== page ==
Former RUC chief probes cricket corruption claims
Former RUC Chief Constable Sir Ronnie Flanagan has been handed the difficult task of leading the fight against corruption in cricket after the game was bowled over by a new match-fixing scandal.
Sir Ronnie, from Belfast, stepped into the role of chairman of the International Cricket Council’s (ICC) anti-corruption and security unit in May, succeeding Lord Condon who stood down after a decade in the post.
The Pakistan cricket team yesterday left London for Somerset ahead of the series of one-day matches against England due to start this weekend as the political and sporting fallout continued.
The News of the World claimed to have a smashed a multi-million pound cricket match-fixing ring which rigged the England and Pakistan Test at Lord’s Cricket Ground in London last week.
The allegations surround Pakistan bowlers Mohammad Amir and Mohammad Asif who, it is claimed, delivered three no-balls to order. The newspaper’s undercover team posed as frontmen for a Far East gambling cartel. They filmed a meeting with a London-based fixer Mazhar Majeed who, in return for £150,000, detailed what would happen — and when — on the field at Lord’s the next day.
Scotland Yard has launched an investigation into the scandal, seizing mobile phones belonging to the two bowlers and Pakistan captain Salman Butt.
Calls for sterner action were led by Malcolm Speed, the Australian head of the ICC between 2001 and 2008, who said there was a “fairly compelling case” for the entire Pakistan team to be suspended immediately from the sport.
Mr Speed said: “It looks as though it is endemic, that several of the team members are involved and have been for some time. So perhaps they need a rest. It looks a fairly compelling case.”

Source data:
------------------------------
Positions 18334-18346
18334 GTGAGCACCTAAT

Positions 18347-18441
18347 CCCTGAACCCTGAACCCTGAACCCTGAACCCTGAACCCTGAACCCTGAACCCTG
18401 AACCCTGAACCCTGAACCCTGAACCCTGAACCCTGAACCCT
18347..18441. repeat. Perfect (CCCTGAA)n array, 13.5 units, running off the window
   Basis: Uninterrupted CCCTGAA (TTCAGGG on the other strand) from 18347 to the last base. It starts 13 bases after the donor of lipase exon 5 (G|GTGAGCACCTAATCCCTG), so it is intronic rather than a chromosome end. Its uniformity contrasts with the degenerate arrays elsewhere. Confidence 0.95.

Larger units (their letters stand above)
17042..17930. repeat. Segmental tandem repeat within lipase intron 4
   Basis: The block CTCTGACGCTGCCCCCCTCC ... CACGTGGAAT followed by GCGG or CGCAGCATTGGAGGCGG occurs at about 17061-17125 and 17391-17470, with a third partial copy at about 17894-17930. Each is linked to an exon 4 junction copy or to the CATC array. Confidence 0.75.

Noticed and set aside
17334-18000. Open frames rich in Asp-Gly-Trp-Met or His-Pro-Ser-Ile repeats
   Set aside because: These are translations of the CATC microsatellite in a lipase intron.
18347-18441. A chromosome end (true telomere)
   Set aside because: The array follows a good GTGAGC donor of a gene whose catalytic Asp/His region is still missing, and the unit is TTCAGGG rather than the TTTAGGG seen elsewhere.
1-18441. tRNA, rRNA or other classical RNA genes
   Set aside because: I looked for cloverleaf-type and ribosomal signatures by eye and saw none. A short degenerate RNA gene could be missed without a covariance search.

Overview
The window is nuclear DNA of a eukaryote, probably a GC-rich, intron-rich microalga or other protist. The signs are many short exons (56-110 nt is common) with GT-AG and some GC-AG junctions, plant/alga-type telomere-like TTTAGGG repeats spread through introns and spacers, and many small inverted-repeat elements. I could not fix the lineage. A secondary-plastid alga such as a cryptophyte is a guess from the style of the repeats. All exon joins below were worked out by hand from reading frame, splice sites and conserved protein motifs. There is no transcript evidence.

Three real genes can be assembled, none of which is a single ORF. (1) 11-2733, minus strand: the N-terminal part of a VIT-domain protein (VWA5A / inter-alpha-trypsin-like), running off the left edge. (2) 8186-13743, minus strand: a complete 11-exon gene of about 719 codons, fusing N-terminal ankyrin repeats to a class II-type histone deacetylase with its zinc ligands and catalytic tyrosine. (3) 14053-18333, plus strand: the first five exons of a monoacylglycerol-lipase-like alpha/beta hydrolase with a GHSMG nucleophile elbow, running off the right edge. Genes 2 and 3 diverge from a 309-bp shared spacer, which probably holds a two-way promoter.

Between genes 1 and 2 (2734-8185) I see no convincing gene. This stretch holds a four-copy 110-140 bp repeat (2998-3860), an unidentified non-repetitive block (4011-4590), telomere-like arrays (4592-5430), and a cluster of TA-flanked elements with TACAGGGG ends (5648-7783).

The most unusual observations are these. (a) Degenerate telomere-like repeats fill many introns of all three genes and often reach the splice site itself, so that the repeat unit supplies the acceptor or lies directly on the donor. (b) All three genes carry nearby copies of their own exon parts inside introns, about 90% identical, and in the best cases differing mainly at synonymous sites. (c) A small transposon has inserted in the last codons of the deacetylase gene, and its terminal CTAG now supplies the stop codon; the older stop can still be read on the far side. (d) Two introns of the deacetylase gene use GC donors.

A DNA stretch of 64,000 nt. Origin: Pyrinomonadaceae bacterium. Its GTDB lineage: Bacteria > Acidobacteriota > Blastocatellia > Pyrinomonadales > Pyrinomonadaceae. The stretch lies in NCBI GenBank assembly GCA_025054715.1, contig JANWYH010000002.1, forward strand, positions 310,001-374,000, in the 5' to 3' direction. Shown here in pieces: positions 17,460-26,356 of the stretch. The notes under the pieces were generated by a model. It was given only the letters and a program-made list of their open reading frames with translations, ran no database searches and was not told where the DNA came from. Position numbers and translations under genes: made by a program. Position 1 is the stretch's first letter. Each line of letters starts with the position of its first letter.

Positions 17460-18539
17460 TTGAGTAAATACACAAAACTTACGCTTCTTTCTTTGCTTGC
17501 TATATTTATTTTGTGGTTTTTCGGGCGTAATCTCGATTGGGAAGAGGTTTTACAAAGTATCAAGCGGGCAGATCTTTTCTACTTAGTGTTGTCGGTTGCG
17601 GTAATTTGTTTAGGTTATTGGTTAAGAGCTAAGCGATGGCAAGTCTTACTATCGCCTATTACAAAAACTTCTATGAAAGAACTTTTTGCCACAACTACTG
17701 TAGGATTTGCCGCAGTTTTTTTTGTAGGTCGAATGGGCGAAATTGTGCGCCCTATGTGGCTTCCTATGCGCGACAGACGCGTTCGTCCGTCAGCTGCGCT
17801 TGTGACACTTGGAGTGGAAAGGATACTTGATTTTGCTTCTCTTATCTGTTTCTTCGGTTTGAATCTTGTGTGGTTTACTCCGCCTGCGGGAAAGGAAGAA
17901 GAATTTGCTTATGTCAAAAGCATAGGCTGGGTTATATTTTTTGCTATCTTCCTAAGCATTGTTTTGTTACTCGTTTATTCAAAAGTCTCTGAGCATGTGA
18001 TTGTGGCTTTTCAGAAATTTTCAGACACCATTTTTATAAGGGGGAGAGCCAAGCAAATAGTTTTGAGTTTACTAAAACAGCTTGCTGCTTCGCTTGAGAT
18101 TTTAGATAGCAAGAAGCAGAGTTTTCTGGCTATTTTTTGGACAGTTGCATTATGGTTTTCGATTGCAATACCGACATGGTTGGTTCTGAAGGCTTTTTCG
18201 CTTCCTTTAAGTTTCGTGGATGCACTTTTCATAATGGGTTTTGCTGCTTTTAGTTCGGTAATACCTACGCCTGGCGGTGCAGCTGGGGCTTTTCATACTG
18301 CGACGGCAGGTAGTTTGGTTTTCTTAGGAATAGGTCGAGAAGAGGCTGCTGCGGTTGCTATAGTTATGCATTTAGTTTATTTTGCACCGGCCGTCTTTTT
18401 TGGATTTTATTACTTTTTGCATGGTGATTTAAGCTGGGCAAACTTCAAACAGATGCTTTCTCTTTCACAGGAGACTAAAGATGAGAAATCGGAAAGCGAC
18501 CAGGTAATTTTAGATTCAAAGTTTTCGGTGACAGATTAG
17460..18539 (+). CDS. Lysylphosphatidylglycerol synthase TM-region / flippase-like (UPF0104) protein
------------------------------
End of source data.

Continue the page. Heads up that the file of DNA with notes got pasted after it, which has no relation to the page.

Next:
Pressure for draconian measures against Pakistan was countered by Imran Khan, perhaps the country's most renowned player, who said it would be wrong to punish individual Pakistanis for the alleged wrongdoing of a handful of their compatriots.
Mr Khan told ITV News: “Why should Pakistan cricket suffer if some players have indulged in a crime? Why should Pakistani supporters suffer because of that? The people who are found guilty should be removed from the team and replaced and should be punished as an example for future generation to realise that crime does not pay.”
Scotland Yard yesterday denied claims that it had given the green light for the players at the centre of the allegations to leave Britain as investigations continue into the actions of Mr Majeed, who was released on police bail on Sunday night following his arrest on suspicion of consipiring to defraud bookmakers.
Meanwhile, the International Cricket Council (ICC) last night warned of “prompt and decisive” action against any players found guilty of wrongdoing but stopped short of ordering the suspension of the Pakistan cricketers named in the NOTW inquiry for the remainder of the country's matches in England.